The Church, Worship

Worship 104: Beauty and Excellence in Church Music


In the last article in this series, we talked about the place of genre and style in church music. In this article, we’ll discuss two aspects of church music that are connected to each other—namely, beauty and excellence—and how they relate to congregational worship music.

Redemption and the Mind, Will, and Emotions

As those who believe in biblical, New Testament Christianity, we affirm the doctrine of total depravity. Total depravity doesn’t mean that human beings are as bad as we could be, but it does mean that, because of the fall, every part of our being is marred by sin and bound to corruption. This not only includes our physical body, but also our mind, will, and emotions (Rom 8.7, 22–23, 1 Cor 2.14).

Yes, the Gospel is a message of objective, propositional truths that must be embraced by the will and assented to with the mind (Rom 10.9, 1 Cor 15.2–4). However, through redemption, God has redeemed the whole person—not merely the mind and the will—and he is in the process of fully conforming us to the likeness of Christ. One day he will complete that process in full (Rom 8.21–23, 29, 2 Cor 3.18, Eph 4.13, 1 Jn 3.2), including the renewal of our bodies (1 Cor 15.42–57).

In other words, while our complete redemption is still future, our internal redemption—namely, the renewal of the inner man—was fundamentally accomplished when we were born again (1 Cor 2.12, 16) and is actively on-going as long as we live (Rom 12.2, 2 Cor 4.16, Col 3.10).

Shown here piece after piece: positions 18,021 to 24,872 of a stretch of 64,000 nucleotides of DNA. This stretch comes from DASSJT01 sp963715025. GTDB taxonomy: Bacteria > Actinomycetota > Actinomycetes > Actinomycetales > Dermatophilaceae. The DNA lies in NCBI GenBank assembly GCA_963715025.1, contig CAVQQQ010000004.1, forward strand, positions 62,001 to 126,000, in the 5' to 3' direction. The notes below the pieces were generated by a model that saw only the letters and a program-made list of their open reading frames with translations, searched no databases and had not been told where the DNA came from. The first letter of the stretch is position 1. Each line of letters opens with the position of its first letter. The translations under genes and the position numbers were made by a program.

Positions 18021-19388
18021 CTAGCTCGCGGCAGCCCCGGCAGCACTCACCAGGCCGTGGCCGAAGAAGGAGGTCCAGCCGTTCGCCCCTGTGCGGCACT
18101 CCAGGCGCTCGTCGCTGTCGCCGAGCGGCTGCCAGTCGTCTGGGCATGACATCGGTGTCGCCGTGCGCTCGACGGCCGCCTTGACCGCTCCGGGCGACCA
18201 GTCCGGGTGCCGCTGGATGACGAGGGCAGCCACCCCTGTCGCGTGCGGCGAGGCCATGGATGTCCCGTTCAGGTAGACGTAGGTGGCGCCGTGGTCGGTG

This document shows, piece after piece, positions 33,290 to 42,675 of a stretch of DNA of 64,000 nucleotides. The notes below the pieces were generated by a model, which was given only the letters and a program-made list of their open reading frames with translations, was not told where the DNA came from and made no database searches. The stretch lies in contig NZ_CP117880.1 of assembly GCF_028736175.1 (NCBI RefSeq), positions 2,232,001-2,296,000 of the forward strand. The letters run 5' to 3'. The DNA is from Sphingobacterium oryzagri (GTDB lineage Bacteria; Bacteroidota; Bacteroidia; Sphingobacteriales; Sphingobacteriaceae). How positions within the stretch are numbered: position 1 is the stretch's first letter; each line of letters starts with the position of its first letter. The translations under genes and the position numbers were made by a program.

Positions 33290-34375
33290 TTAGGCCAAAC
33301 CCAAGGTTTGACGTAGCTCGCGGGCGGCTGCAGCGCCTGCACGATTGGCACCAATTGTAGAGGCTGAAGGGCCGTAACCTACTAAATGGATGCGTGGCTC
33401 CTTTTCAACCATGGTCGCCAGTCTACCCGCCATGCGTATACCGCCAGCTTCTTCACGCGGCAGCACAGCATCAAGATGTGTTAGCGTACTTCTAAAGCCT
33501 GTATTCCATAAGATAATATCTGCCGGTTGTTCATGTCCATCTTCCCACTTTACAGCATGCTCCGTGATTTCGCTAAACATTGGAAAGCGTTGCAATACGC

The main point at which we are driving here is simply this: Our emotions are part of what is being redeemed; our feelings are an aspect of the redemption process.

Mind vs. Feelings: How Emotions Work

By default, human beings are enslaved to what we desire. What we want determines everything from our conduct to our conscience. We do what we want, and we don’t do what we don’t want, and how we feel about moral issues determines what we believe about right and wrong.

Human beings are creatures of desire. This is true even of the regenerate person, which is precisely why we always end up doing exactly what we want to do, even when we don’t want to do it (Rom 7.15–23). As my old pastor used to say, “Brothers and sisters, as Christians, we don’t want to sin anymore, but until then, we do.” For the unsaved person, he or she is literally a zombie: dead in sin, but animated by the voodoo spell of feelings.

‘But it must not be so with you.’ For the believer, God does not want our feelings in the driver seat; rather, he wants our feelings to follow the truth and to be shaped by the truth. Rather than being led around by the urges that naturally arise out of our personalities, temperaments, and glandular mechanics, the Christian—with our emotions that have been and are being redeemed—is driven on, and must be being driven on, by a will that has been transformed by the truth of God.

“God does not want our feelings in the driver seat; rather, he wants our feelings to follow the truth and to be shaped by the truth.”